The past studies have also looked at the impact of video games, specifically those that require users to dance or play virtual sports games-on children in terms of increasing their energy expenditure.
The team of investigators noted that hundreds of school throughout the U.S., including campuses in West Virginia, has been utilizing video games in their physical education courses.
They hope that these kind of exercise may motivate children to be more physically active and even if they do not enjoy traditional sports. For this project, the researchers specifically looked at the effect of e-games on kids in urban public schools. They said this is the first study to look at the effect of active gaming on African Americans and other minority children in inner cities.
The scientists hired 104 participants who were students at a public school in the District of Columbia.
The researchers observed students, who ranged in age from third to eighth grade, and their response to traditional PE activities and video games such as Dance Dance Revolution and Winds of Orbis: An active Adventures (Orbis).
During the study, the children attended their regularly scheduled P.E. classes but were then also randomly given three 20-minutes sessions of either DDR, Orbis or another regular gym class. For those kids who participated in DDR, they were engaged in dance routines with complicated movements to an electronic dance beat.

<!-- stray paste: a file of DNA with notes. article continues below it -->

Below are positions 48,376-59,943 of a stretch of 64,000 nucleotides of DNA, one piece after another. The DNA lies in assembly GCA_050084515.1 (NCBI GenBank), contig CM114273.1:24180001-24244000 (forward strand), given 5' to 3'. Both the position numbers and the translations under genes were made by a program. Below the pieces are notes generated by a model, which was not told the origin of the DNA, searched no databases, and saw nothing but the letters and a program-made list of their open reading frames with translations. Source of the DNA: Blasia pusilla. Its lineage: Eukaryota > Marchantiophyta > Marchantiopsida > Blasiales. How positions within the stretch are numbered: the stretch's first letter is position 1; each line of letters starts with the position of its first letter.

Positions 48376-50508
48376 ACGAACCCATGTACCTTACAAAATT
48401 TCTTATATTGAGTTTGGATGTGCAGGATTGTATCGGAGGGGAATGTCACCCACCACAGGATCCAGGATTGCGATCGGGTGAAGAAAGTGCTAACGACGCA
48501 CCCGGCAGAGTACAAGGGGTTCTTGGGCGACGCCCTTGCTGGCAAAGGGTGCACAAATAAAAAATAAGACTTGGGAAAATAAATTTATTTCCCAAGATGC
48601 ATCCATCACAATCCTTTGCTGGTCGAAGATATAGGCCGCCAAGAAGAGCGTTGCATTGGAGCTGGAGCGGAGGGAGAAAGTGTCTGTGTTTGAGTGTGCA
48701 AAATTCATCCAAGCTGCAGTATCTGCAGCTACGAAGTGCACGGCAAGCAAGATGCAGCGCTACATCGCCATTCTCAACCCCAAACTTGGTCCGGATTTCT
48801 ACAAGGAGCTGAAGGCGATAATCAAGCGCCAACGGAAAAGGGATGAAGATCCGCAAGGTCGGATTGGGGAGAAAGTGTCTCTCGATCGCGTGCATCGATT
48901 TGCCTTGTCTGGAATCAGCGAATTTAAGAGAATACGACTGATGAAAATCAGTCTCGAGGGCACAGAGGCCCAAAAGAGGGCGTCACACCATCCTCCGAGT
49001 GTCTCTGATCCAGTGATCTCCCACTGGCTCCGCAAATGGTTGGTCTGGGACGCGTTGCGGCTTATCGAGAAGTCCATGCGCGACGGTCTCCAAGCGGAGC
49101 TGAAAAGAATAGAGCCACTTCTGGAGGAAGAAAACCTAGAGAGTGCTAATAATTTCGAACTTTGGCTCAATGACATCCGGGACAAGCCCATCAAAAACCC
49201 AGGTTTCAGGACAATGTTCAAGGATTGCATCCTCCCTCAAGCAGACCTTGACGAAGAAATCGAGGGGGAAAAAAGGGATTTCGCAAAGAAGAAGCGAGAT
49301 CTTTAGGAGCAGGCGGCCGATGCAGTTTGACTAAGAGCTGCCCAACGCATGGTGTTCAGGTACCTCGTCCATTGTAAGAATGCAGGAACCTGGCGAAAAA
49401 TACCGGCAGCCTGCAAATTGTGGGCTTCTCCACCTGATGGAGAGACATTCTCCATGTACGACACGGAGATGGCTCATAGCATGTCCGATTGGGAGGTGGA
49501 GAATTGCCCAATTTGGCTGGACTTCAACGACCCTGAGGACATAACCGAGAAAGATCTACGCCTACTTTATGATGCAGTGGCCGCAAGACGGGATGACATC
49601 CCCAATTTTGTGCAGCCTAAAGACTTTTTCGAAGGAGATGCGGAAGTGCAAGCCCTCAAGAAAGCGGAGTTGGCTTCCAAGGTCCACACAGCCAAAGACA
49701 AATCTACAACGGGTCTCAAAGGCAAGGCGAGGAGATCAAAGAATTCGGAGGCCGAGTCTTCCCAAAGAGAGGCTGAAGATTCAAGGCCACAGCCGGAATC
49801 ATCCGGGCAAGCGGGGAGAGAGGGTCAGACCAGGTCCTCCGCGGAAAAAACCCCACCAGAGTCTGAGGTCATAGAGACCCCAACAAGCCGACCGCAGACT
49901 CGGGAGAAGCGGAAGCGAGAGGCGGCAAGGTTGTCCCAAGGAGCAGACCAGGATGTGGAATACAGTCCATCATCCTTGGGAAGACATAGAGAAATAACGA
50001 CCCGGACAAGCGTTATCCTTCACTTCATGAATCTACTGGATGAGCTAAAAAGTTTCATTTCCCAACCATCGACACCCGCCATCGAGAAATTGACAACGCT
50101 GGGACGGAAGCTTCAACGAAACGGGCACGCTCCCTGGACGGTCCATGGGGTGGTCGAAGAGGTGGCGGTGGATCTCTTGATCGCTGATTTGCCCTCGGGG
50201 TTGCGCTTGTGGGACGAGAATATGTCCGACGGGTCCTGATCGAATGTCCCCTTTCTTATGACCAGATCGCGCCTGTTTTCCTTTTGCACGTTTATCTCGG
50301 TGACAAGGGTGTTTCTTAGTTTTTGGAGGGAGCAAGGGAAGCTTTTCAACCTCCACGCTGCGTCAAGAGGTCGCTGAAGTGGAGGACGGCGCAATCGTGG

Degree Press is pleased to offer the second edition of Complete Guide to Online High Schools: Distance learning options for teens & adults. This new edition has almost three times as many schools listed as the first edition. In addition, there is a greater amount of information about selecting the school that is right for you.
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There are 745 public schools in West Virginia serving 280,000 students. Before this program, hundreds of those schools had little or no Internet connectivity. Now all schools will have it, including the 471 schools receiving upgrades and/or being connected for the very first time. And that’s a game-changer for West Virginia, plain and simple.
All public school students are now merely months away from having access to the best of the best classes through the West Virginia Virtual Schools Program. West Virginia students, like their peers nationally, are currently taking courses online that are not offered in their local schools. Some students schedule courses that they are unable to enroll in locally due to scheduling conflicts. Many schools use West Virginia Virtual Schools Program courses when it is impossible to find highly qualified teachers to teach the courses in the local school. More than 250 core and elective courses are available, including many different Advanced Placement courses. The technology is already in place in all but 43 schools, and these schools will be online by March.